Breakaways Need Allies

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Breaking away from wirehouses has never been easy. But the leap of faith to independence demands a lot more work for advisors than it did even a few years ago.

I don’t say this to discourage breakaways. It’s not possible to turn back the clock on the mass exodus toward the RIA channel even if we wanted to. Years of economic volatility and a pandemic have not dislodged the desire of advisors to strike out on their own. In fact, Cerulli Associates predicts independent and hybrid-channel RIAs will capture nearly a third of the intermediary asset market share by 2027. The appeal of running one's own business, the flexibility of organizational structures, and the higher payout percentages compared to wirehouses and IBDs are all hard to ignore.

But a breakaway in 2024 needs to keep a lot more plates spinning than 10 or even 5 years ago. The drive to go independent mostly came from ditching the conflict-laden, commission-based model at wirehouses. The value proposition to clients was, “I'll charge you a fee, not a commission based on specific products, and I’ll do wonders with your investments.”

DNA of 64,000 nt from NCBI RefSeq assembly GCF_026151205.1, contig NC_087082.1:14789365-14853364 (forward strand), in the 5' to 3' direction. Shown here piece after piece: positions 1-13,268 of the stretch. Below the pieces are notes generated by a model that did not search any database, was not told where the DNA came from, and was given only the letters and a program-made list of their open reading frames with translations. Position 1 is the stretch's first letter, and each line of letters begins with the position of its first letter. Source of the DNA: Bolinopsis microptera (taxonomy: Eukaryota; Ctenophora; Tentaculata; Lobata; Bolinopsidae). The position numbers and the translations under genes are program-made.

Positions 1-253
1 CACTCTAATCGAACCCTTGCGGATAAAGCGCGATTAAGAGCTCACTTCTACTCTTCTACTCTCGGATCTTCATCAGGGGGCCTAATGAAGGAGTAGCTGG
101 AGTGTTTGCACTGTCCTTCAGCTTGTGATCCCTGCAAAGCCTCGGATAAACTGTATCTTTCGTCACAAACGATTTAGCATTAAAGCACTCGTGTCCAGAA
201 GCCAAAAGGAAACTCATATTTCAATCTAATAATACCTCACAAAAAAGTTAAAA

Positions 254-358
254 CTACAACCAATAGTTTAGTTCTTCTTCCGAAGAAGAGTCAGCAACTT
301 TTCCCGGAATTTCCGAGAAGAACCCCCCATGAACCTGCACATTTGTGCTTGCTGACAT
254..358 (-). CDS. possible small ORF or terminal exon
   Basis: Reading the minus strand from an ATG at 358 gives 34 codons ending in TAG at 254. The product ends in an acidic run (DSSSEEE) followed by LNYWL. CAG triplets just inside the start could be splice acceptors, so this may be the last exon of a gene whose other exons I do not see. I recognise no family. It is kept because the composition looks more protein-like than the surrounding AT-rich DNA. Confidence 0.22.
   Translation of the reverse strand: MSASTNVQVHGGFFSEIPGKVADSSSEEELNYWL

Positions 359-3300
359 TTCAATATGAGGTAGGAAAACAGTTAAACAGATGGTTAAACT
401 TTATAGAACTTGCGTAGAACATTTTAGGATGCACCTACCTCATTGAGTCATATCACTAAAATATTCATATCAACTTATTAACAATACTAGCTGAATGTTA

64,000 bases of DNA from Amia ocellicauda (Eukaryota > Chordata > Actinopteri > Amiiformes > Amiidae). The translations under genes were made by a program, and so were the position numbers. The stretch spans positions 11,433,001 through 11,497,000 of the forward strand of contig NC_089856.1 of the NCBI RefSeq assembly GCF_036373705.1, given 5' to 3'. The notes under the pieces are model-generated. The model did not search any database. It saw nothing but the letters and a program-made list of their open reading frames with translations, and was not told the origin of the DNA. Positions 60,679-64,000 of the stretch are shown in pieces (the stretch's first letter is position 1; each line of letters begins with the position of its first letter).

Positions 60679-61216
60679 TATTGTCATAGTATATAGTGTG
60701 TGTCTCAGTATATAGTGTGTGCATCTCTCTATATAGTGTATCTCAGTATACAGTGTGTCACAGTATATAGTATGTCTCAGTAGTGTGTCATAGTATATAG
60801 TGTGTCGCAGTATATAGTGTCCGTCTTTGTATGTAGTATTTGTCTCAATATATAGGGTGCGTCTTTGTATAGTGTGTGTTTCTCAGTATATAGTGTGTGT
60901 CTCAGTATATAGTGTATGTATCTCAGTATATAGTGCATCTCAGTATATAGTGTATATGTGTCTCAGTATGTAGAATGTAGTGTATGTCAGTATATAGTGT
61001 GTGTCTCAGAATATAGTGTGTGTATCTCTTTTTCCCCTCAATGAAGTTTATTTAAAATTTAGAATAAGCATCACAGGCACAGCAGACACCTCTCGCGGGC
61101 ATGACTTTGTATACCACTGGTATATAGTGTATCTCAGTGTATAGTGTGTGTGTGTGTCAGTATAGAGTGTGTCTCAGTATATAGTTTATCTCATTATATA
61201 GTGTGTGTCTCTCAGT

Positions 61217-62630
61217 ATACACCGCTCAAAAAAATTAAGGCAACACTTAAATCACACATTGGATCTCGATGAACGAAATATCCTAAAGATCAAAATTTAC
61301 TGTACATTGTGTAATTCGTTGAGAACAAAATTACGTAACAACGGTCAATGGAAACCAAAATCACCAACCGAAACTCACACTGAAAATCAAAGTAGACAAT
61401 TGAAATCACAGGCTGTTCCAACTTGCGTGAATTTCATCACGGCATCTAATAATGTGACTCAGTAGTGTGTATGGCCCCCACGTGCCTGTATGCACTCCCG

But investors want more than just investment management. Robos have long since made that a commodity. Even financial planning, as complex and dynamic as it is, has become table stakes for modern investors. People want family office-style service: college planning, insurance, risk, tax planning, all in a cohesive experience. It’s a tall order for a sole practitioner to be all things to all people.

Advisor tech promises solutions for a lot of these problems. But it demands a learning curve from advisors, just like anything else. Even the best financial planning software can be difficult to use without experience. Just because you can buy a car doesn’t mean you know how to drive it.